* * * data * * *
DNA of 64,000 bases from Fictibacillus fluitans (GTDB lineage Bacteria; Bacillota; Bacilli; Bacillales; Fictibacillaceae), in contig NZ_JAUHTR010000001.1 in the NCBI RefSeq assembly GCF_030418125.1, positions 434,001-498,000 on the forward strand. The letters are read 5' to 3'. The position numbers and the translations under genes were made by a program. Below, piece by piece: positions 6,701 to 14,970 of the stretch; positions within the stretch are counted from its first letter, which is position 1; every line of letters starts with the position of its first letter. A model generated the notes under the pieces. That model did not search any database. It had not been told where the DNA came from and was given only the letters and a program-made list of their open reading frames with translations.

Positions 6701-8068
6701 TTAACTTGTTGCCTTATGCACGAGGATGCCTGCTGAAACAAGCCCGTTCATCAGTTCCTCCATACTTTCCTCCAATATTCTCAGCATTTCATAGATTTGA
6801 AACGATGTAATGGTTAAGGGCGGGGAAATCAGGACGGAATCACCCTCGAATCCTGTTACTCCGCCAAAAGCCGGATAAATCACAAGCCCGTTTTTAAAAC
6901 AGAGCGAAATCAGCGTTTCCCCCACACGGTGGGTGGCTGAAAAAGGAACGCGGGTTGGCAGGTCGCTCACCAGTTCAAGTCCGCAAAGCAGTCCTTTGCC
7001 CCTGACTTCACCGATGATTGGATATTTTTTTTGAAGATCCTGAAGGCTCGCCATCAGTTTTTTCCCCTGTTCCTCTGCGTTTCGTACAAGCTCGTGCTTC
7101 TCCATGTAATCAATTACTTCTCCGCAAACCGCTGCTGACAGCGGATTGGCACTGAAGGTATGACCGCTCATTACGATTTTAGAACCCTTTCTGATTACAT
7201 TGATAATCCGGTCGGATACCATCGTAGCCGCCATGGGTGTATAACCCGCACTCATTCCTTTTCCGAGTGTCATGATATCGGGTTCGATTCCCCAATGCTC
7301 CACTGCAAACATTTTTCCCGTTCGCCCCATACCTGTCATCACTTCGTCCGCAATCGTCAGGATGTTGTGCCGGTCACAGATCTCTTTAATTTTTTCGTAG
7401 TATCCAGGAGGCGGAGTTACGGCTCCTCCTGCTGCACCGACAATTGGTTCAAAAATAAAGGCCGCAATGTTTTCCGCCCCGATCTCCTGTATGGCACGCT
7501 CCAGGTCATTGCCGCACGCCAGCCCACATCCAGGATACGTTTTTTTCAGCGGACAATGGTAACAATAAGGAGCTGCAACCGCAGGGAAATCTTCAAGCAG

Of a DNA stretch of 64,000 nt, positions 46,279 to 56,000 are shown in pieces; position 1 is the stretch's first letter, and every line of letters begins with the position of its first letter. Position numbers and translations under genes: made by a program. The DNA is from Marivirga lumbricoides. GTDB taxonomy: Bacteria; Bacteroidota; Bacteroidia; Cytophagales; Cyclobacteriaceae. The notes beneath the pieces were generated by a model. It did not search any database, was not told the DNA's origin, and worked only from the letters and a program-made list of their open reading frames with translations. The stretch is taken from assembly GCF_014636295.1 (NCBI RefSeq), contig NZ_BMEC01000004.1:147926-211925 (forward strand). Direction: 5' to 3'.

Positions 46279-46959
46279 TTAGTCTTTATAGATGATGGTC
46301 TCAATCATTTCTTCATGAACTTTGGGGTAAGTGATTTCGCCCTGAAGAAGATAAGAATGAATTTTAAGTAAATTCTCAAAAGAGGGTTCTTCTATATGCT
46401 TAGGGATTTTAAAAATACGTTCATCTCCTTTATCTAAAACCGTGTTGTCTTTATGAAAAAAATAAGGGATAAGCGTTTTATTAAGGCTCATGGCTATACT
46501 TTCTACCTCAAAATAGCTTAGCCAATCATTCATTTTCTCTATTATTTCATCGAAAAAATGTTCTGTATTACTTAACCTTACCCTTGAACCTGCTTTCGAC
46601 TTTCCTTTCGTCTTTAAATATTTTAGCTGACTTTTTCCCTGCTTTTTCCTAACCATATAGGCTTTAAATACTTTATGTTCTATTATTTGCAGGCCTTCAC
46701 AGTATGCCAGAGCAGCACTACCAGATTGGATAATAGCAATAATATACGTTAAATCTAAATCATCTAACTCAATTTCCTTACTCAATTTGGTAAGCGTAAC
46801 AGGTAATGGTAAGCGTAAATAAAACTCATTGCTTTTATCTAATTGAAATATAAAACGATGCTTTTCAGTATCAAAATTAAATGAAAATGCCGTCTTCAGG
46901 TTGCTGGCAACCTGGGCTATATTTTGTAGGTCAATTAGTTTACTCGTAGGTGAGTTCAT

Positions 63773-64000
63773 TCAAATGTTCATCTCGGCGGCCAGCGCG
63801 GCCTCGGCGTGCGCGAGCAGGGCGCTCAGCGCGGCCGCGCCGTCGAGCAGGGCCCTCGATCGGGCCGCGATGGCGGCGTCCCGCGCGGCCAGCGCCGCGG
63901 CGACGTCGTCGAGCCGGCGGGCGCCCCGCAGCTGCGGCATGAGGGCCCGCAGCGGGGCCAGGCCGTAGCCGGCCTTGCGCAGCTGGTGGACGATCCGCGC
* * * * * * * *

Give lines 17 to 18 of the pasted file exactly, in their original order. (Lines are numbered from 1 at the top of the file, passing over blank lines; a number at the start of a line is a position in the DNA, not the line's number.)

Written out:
46501 TTCTACCTCAAAATAGCTTAGCCAATCATTCATTTTCTCTATTATTTCATCGAAAAAATGTTCTGTATTACTTAACCTTACCCTTGAACCTGCTTTCGAC
46601 TTTCCTTTCGTCTTTAAATATTTTAGCTGACTTTTTCCCTGCTTTTTCCTAACCATATAGGCTTTAAATACTTTATGTTCTATTATTTGCAGGCCTTCAC